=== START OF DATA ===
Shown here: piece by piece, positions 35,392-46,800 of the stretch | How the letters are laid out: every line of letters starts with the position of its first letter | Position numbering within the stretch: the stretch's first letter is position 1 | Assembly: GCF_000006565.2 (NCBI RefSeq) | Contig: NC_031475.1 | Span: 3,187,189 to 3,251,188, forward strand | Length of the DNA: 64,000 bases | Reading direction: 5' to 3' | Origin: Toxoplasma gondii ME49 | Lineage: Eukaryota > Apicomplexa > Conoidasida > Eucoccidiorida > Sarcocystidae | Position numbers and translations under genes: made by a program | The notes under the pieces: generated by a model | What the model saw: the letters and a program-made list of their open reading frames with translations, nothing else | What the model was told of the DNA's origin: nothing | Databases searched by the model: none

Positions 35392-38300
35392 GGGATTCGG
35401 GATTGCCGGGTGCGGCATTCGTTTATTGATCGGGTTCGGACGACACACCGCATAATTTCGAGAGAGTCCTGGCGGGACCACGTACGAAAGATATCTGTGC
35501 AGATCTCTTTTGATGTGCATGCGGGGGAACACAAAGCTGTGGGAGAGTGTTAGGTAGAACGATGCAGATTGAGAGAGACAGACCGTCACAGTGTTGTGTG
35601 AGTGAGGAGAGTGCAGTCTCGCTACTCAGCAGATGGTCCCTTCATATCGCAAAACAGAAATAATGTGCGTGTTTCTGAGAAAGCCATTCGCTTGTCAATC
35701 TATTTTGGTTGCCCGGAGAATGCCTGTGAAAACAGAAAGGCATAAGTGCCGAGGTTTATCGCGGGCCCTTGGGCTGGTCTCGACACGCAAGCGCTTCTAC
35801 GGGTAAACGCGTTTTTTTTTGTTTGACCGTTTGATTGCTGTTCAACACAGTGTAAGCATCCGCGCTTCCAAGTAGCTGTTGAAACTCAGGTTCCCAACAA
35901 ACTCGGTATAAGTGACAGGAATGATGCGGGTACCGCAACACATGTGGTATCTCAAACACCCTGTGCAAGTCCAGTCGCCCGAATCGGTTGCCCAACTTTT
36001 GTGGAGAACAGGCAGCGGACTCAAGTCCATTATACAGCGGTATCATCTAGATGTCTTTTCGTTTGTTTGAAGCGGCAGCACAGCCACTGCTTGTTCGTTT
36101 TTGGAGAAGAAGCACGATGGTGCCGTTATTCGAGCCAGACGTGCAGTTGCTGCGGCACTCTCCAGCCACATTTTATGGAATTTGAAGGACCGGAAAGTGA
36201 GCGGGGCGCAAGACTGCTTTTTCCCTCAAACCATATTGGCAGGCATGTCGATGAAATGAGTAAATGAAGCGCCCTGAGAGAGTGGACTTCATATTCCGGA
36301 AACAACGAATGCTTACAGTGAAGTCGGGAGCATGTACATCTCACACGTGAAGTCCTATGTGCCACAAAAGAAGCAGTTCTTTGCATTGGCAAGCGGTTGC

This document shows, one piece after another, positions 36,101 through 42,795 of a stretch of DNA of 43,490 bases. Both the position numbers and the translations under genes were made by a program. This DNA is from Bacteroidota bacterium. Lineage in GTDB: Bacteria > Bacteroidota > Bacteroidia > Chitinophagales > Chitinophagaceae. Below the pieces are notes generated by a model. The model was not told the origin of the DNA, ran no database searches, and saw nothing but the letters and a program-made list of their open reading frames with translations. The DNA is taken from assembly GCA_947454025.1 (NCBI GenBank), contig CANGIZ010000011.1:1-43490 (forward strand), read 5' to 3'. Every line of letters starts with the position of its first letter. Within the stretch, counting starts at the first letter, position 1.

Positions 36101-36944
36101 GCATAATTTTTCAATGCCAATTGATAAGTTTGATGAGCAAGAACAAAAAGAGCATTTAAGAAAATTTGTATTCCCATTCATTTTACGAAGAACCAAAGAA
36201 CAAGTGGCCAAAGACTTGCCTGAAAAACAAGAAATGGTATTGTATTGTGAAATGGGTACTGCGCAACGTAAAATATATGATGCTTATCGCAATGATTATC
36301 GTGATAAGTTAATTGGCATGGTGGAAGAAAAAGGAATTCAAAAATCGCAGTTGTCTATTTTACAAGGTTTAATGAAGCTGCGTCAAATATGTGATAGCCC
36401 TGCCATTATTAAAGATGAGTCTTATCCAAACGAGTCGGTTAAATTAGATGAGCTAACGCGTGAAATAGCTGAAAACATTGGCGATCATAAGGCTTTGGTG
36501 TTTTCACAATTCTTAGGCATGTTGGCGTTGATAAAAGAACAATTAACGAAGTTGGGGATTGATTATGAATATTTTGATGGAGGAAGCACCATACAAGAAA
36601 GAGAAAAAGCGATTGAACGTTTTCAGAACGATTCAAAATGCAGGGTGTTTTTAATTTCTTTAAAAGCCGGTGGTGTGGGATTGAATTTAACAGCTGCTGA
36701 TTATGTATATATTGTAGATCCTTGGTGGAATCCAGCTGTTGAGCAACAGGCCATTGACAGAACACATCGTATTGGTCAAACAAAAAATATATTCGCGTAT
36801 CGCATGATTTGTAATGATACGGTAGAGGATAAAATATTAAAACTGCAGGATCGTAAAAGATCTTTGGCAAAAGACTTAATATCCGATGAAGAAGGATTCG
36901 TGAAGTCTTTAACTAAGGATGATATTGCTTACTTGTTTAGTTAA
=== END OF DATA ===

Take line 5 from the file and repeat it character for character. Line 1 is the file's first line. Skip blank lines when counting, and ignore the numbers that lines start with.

35501 AGATCTCTTTTGATGTGCATGCGGGGGAACACAAAGCTGTGGGAGAGTGTTAGGTAGAACGATGCAGATTGAGAGAGACAGACCGTCACAGTGTTGTGTG